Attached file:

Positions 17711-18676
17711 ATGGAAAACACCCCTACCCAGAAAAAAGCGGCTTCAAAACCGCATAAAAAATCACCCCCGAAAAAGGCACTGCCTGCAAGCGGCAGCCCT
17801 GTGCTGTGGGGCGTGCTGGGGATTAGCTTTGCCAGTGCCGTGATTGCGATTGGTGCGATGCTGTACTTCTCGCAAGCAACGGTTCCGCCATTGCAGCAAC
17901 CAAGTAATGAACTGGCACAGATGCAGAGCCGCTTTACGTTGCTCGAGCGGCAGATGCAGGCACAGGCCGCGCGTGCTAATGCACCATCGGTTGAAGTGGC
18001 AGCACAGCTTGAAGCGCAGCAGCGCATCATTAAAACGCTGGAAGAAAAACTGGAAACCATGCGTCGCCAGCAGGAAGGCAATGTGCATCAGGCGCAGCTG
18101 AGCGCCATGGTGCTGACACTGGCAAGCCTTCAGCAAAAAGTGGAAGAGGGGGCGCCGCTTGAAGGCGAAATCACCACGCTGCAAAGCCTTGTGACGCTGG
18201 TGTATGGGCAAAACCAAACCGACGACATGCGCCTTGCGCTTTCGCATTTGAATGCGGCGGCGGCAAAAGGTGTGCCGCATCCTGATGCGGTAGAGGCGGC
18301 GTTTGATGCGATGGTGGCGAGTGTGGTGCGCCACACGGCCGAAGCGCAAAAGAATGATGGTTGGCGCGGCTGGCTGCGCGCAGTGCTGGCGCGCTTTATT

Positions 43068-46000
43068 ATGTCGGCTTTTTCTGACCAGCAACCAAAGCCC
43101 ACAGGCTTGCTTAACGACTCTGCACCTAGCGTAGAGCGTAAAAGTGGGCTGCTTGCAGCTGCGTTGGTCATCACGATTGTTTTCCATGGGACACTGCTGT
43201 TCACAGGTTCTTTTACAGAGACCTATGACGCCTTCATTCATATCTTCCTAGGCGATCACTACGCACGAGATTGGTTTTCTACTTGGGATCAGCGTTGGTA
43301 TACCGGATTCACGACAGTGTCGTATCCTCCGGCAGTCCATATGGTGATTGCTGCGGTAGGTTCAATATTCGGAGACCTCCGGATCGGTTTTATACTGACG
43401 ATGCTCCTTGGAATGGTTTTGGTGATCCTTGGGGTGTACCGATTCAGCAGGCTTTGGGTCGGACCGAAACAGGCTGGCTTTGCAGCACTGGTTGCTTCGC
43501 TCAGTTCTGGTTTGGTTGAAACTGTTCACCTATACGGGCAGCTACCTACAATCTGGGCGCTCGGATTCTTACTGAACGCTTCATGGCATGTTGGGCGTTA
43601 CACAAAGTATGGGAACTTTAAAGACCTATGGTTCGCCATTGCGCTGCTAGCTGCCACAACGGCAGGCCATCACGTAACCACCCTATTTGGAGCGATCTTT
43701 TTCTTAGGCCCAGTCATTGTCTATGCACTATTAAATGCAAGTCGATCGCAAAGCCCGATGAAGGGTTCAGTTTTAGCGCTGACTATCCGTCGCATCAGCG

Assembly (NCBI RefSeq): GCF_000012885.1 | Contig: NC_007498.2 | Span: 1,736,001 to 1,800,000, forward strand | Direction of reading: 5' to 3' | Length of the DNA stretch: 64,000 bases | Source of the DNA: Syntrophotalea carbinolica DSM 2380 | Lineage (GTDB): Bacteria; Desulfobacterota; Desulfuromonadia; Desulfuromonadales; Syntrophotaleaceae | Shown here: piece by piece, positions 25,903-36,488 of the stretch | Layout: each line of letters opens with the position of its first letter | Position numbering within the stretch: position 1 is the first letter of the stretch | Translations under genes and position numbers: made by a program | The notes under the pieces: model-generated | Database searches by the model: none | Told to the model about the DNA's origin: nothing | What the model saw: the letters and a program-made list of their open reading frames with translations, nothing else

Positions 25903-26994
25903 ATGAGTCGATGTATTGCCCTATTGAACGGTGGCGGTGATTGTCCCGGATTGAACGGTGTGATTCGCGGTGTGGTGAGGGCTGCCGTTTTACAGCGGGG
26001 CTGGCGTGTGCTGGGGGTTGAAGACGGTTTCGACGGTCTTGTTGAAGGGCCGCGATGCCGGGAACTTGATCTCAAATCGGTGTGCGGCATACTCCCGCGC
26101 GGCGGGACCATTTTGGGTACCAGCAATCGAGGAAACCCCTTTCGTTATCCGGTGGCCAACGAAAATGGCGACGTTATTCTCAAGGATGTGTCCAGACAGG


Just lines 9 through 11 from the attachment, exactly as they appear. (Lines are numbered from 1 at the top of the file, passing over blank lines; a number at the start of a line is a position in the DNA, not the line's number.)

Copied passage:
Positions 43068-46000
43068 ATGTCGGCTTTTTCTGACCAGCAACCAAAGCCC
43101 ACAGGCTTGCTTAACGACTCTGCACCTAGCGTAGAGCGTAAAAGTGGGCTGCTTGCAGCTGCGTTGGTCATCACGATTGTTTTCCATGGGACACTGCTGT